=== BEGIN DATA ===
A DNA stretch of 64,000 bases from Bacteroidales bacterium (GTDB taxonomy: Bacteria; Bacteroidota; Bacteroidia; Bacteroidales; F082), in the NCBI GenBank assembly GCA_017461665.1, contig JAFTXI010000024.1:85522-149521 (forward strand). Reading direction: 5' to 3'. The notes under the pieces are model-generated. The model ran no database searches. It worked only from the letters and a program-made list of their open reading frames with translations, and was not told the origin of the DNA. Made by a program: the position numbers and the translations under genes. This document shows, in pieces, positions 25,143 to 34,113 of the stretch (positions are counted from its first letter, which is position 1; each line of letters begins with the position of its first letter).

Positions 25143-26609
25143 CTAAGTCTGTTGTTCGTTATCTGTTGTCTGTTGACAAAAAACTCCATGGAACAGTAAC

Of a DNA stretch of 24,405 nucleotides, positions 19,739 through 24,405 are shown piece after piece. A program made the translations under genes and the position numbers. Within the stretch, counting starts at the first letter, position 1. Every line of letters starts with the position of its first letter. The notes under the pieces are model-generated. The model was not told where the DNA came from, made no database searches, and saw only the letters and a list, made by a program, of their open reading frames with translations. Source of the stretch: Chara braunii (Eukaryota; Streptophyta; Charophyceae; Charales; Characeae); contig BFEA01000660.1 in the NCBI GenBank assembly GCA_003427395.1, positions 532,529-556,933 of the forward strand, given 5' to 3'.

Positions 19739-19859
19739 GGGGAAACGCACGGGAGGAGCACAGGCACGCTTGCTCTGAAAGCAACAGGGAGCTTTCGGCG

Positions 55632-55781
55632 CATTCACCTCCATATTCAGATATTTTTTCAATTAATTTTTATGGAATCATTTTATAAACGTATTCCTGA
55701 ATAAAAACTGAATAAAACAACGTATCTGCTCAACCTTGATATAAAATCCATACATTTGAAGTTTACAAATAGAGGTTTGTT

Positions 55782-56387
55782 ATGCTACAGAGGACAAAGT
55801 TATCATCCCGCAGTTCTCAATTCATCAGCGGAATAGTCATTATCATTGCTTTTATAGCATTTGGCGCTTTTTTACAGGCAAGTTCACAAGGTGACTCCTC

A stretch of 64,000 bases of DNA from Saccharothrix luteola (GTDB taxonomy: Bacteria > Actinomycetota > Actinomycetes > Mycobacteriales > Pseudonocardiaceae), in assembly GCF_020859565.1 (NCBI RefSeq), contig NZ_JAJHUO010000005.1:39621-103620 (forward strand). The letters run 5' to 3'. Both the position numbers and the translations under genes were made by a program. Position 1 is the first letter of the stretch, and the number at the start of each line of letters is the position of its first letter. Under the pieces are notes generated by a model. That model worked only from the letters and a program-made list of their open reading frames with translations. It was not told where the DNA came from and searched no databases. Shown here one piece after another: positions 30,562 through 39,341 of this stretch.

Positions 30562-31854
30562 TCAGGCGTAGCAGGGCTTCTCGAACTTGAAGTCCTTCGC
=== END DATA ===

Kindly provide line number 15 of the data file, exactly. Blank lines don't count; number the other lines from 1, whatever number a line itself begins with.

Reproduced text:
30562 TCAGGCGTAGCAGGGCTTCTCGAACTTGAAGTCCTTCGC